I catch myself asking this and realize it’s mostly out of laziness or simply a lack of focus in the moment. Surely there is a more intriguing question or a basic starter question to engage with someone. It reminds me of those times when people start talking about the weather. (I am guilty there too, but in the case someone brings up weather I try to connect it to something else. “Yeah, that was a miserably cold day, but it sure does help keep the ski slopes from melting away. Do you ski at all?)
I was reviewing my “about me” page and my professional profiles (e.g. LinkedIn) and I noticed a word I frequently use: methodology. It’s something I focus on, in contrast to focusing on so-called “best practices”. Something in the news caught my attention though. In politics, we often hear of a person’s ideology in the context of how or why someone voted or leans a certain way. I began to wonder if their ideology is my methodology? What is the difference between these two concepts? Are they related in some way?
Could it be said that ideology drives decision making in a single direction, while methodology drives us to make a decision based on inputs?
Ideology creates a static outcome. “I believe in x…” and “x” is what you shall have. Methodology creates a dynamic path to your outcome.
Does it stand to reason that ideology drives methodology?
If so, what’s your ideology?
In the last three weeks, Ben Thompson has been hammering away his point about the past advantages of controlling supply and the future advantages of those who control demand, e.g. Facebook, Google. Not since reading Stratechery or listening to Exponent on a regular basis have I considered this shift in focus.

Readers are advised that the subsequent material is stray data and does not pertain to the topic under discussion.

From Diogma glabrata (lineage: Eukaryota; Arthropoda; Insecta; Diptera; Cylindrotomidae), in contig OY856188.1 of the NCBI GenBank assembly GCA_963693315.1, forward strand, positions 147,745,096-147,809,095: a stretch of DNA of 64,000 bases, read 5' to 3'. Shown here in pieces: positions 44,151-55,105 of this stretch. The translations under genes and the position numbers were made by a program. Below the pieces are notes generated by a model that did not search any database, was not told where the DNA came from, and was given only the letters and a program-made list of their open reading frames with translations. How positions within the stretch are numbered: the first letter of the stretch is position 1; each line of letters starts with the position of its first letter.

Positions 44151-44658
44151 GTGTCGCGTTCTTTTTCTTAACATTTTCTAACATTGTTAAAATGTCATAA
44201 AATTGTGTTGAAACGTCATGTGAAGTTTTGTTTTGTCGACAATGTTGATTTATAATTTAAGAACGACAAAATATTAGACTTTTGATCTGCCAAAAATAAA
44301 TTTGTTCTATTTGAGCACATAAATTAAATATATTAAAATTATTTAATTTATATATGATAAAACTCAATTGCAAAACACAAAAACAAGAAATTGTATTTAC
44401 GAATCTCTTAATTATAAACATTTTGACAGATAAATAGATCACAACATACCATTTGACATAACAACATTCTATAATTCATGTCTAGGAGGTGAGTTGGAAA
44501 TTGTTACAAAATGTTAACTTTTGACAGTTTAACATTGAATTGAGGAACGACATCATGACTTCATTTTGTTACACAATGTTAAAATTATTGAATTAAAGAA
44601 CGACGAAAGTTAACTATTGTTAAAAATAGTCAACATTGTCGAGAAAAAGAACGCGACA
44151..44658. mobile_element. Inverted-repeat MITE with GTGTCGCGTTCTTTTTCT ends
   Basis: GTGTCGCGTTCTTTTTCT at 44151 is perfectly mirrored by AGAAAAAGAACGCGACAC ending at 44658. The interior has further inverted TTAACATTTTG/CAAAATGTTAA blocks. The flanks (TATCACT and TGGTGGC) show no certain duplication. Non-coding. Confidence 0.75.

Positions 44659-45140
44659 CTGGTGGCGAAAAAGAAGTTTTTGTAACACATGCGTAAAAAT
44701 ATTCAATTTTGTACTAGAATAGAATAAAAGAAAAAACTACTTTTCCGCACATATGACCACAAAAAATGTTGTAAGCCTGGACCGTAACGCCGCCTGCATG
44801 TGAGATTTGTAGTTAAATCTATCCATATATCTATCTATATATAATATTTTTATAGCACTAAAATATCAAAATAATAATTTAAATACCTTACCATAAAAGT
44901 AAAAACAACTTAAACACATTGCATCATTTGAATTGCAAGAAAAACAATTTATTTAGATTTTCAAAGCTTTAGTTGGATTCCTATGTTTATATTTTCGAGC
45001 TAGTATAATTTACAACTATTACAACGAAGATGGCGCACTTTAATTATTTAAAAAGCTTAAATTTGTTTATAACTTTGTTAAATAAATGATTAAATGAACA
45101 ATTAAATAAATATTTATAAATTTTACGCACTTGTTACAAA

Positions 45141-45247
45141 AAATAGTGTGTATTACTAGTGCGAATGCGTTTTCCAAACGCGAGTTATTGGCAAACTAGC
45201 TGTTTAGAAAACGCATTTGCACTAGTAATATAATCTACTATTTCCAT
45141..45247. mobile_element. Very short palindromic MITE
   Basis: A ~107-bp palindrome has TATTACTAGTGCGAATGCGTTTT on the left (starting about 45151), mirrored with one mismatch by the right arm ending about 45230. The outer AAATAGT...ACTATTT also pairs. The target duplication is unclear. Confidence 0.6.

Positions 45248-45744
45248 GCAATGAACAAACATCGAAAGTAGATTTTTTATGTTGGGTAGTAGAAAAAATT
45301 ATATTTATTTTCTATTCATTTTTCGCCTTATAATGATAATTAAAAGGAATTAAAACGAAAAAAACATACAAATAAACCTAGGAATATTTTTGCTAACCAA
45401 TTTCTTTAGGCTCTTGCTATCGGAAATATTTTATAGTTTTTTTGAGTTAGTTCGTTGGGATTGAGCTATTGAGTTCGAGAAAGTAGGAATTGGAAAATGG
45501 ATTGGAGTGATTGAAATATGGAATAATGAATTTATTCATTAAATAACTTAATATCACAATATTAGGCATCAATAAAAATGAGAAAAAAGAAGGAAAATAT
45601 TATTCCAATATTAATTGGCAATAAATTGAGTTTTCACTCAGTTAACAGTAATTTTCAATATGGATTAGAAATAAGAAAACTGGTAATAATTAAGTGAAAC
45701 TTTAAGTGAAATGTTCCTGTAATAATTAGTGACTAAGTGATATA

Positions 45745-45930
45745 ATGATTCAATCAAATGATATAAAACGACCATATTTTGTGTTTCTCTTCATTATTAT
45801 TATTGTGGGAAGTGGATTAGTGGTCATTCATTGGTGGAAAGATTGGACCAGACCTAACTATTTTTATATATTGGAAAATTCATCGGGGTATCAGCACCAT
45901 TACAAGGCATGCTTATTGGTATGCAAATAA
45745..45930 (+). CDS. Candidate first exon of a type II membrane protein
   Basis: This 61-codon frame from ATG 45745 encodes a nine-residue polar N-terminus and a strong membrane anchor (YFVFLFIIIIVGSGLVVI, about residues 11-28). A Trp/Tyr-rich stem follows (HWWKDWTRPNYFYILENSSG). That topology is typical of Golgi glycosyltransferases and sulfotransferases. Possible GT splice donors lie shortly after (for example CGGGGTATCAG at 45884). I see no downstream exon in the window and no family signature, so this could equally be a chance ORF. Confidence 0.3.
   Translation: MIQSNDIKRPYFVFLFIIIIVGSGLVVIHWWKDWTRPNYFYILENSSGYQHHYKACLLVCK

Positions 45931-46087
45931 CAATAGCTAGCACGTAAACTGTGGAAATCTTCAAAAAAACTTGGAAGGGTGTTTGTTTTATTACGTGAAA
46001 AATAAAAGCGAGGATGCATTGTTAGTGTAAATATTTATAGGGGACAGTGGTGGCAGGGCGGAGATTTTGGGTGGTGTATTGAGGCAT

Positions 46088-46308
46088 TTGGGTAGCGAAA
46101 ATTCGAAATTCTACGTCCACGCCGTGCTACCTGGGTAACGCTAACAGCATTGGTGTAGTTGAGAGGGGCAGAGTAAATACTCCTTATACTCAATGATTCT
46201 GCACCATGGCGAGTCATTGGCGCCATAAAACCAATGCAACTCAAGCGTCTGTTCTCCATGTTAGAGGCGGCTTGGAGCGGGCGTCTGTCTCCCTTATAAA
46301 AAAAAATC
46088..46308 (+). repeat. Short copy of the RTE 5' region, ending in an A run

Just a few days ago, I read this from John Gruber, citing an article from The Hong Kong Free Press:
The US-based global tech giant Apple Inc. is set to hand over the operation of its iCloud data center in mainland China to a local corporation called Guizhou-Cloud Big Data (GCBD) by February 28, 2018. When this transition happens, the local company will become responsible for handling the legal and financial relationship between Apple and China’s iCloud users. After the transition takes place, the role of Apple will restricted to an investment of US one billion dollars, for the construction of a data center in Guiyang, and for providing technical support to the center, in the interest of preserving data security…
When we talk about Google or Facebook controlling demand, what happens when that is an entire government? Is this what being a competitive country will mean for the 21st century? Is this ultimately a fight between open and closed society?
Gruber finishes his commentary with:
…I don’t know what Apple could do other than pull out of the Chinese market entirely.
This sentiment echoes those who feel compelled to advertise on Google, publishers who provide content or parish, and those who do not delete our accounts for the fear missing out. We either play by their rules or go home and most of us are unwilling to go home.